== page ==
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Communities punished for traffic cams

Under new state law, use of cams slashes LGF money for all

LISBON — Columbiana County’s cities, villages and townships are going to receive significantly less in state funding next year because of a bill meant to punish communities that use traffic cameras to catch speeding motorists.

As a result, all local communities and county commissioners will receive a combined $944,972 in state Local Government Fund (LGF) money in 2021 compared to $2.29 million had the state legislature not passed a bill in 2019 meant to penalize communities using traffic cameras.

News of the unanticipated cuts came to light at Monday’s county budget commission meeting, which was called to approve the county’s LGF distribution formula for 2021 based on estimated figures provided by the state. This is usually a routine meeting by an obscure county board, but county Prosecutor Robert Herron, who is commission chairman, raised the issue when it came time to vote, saying he was outraged by what had occurred.

“I don’t think the budget commission should be allowing anything to be swept under the rug here. I’m seething, I’m seething over what is happening here,” he said.

The law that is the focus of Herron’s ire required communities with traffic cameras to report to the state how much in fine money was generated, with the amount deducted from the community’s annual state LGF allocation.

At the time, traffic cameras were being used in East Liverpool, Wellsville and Liverpool Township. Wellsville quit using traffic cameras and East Liverpool voters repealed its camera law last November, leaving only Liverpool Township still using the devices.

Unbeknownst to the budget commission members — which includes county Auditor Nancy Milliken and county Treasurer Linda Bolon — and other local officials was wording in the law requiring the fine money be deducted from the county’s entire LGF allocation if the traffic fines exceeded the LGF allocations received by the communities using the cameras.

That was the case in East Liverpool, which collected $1.26 million in fine money in 2019, well in excess of the $84,282 in LGF money it was to receive through the county next year. Liverpool Township’s cameras generated $124,853 compared to $40,045 in LGF money.

As a result, East Liverpool and Liverpool Township will receive no LGF money next year. Because Wellsville’s fines were less than its proposed LGF allocation ($2,295 v. $36,914) the village will still receive an LGF allocation in 2021, albeit significantly less.

Chief Deputy County Auditor John Goempel said East Liverpool and Wellsville will also be stripped of their direct LGF allocation. This is separate pot of LGF funding for qualifying municipalities.

The LGF program is funded largely with a percentage of state income tax and state sales tax collections. Counties can distribute the money using a formula allowed under the state or come up with one of their own, which is what Columbiana County does.

The county’s plan, which has the approval of the majority of communities, gives county commissioners the 50 percent share they are entitled to by law. The rest is distributed among cities, villages and townships on a per capita basis, with each guaranteed at least $15,000.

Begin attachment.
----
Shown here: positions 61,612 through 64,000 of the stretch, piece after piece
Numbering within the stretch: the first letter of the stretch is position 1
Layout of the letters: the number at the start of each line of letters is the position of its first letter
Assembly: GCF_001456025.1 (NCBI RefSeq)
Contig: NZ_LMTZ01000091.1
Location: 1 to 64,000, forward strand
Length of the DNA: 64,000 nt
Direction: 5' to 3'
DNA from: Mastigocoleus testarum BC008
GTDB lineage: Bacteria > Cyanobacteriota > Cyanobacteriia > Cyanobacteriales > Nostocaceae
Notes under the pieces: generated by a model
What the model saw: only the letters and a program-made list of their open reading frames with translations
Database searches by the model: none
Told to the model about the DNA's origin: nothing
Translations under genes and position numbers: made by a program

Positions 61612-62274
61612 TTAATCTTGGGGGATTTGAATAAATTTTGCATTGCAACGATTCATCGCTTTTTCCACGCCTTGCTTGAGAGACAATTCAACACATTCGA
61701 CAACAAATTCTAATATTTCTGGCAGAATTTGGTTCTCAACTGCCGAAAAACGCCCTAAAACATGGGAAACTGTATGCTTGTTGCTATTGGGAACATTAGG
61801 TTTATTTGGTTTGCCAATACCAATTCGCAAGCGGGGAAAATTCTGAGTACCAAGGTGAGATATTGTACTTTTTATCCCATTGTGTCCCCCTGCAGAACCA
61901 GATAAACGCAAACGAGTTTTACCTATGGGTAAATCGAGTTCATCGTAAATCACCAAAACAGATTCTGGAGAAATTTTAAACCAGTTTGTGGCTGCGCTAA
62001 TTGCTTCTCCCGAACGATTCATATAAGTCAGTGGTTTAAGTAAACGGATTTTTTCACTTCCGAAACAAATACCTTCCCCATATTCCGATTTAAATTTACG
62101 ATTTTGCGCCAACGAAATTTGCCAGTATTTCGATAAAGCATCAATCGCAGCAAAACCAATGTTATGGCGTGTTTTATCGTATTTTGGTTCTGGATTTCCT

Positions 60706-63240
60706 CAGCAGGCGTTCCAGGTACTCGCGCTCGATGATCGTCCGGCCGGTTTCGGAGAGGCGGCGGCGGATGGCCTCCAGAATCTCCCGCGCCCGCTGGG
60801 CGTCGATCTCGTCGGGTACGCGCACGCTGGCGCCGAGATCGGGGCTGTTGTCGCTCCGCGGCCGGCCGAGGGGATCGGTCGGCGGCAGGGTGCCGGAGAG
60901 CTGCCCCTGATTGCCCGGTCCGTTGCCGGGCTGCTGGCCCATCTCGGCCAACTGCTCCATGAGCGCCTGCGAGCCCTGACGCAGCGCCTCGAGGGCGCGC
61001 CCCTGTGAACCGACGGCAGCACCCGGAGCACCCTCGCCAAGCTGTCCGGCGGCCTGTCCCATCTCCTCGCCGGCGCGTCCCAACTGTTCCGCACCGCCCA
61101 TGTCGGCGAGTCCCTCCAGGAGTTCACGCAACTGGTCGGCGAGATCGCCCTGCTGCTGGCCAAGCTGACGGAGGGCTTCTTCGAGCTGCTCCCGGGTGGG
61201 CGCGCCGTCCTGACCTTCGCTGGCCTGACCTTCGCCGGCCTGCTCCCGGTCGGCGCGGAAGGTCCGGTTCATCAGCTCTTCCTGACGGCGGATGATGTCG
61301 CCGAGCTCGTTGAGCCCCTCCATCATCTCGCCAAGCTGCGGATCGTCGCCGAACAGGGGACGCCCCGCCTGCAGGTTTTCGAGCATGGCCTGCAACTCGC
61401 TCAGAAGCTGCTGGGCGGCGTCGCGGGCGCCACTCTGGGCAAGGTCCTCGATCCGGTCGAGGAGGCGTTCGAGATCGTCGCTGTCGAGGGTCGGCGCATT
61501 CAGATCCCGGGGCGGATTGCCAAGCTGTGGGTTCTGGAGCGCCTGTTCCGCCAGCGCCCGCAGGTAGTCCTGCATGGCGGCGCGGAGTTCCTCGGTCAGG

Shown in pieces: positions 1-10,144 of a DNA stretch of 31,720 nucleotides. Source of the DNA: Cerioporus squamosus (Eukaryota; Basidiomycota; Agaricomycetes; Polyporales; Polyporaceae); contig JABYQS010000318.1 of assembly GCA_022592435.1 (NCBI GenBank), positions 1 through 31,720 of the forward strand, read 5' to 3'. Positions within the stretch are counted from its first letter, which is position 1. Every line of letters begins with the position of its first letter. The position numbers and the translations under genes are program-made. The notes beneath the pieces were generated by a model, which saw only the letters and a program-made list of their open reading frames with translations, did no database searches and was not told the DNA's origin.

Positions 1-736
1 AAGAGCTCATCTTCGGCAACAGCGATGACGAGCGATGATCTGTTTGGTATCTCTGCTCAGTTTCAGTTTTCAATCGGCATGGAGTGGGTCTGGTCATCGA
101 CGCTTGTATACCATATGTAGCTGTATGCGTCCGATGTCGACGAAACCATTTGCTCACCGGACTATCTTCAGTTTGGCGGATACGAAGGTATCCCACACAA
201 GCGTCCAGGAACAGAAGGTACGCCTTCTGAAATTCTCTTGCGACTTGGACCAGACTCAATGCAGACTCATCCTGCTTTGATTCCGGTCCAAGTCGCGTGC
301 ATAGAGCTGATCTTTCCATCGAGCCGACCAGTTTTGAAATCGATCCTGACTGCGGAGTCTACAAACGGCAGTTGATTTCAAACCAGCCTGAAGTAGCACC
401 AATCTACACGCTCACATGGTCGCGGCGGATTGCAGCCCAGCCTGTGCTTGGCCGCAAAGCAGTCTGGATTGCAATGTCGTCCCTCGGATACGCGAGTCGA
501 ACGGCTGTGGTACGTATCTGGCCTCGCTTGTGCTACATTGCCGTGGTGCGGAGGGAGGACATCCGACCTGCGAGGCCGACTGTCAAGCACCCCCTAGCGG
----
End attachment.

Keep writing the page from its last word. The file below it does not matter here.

As for Herron’s comment about the budget commission trying to hide what was going on, “I don’t know why he said that,” Milliken said.

Milliken said she became aware fully of what was going on last week after receiving the next year’s estimated LGF numbers from the state. After calling the state for answers, she contacted Bolon and an assistant county prosecutor her office works with on Thursday. She then advised Herron on Friday what was going.

“I let them know as soon as I knew” the reason for the cuts, she said.

Herron said he could not believe state Rep. Tim Ginter, R-Salem, voted for the legislation. He said a cursory Google search and reading of the traffic camera law made it clear the entire county could be penalized.

“This is gross incompetence or political malpractice, and I don’t know which is worse. Ginter should have known what the impact was going to be on Columbiana County,” he said.

Ginter said he, too, was caught unaware of the extent of the penalty wording included in the bill, which was not subject to a separate vote but added as an amendment to the state transportation budget.

He said the original bill he voted for included only a dollar LGF reduction for every dollar in fine money. “That was not the intent,” Ginter said, adding the transportation bill he supported also included a nearly 2 percent increase in the LGF allocation.

The cuts come at a time when the county’s projected LGF allocation was being decreased anyway, likely to the financial impact of the COVID-19 pandemic. Herron said this will only make things worse.

“We have township trustees and fiscal officers, city and village mayors and councilmen who are trying to operate on a shoestring budget to provide services who now have to cut a lot out of their budget because of, I don’t know, Tim’s tax here,” he said.

Ginter said he realizes the impact this will have, which is why he is taking immediate legislative action to correct it, and that includes a head’s up phone message left for Gov. Mike DeWine.

“I’ve already called Columbus to begin measures to correct this. It’s been put on a list of priority work to be done,” he said.

“While Mr. Herron is certainly entitled to his opinion of me, I believe my service to the people of Columbiana County and the state of Ohio over the years speaks for itself,” Ginter said, adding it his understanding one of the duties of country prosecutor is to review laws that could potentially affect the county.

Milliken said notices are going out today advising communities of what is coming.

tgiambroni@mojonews.com

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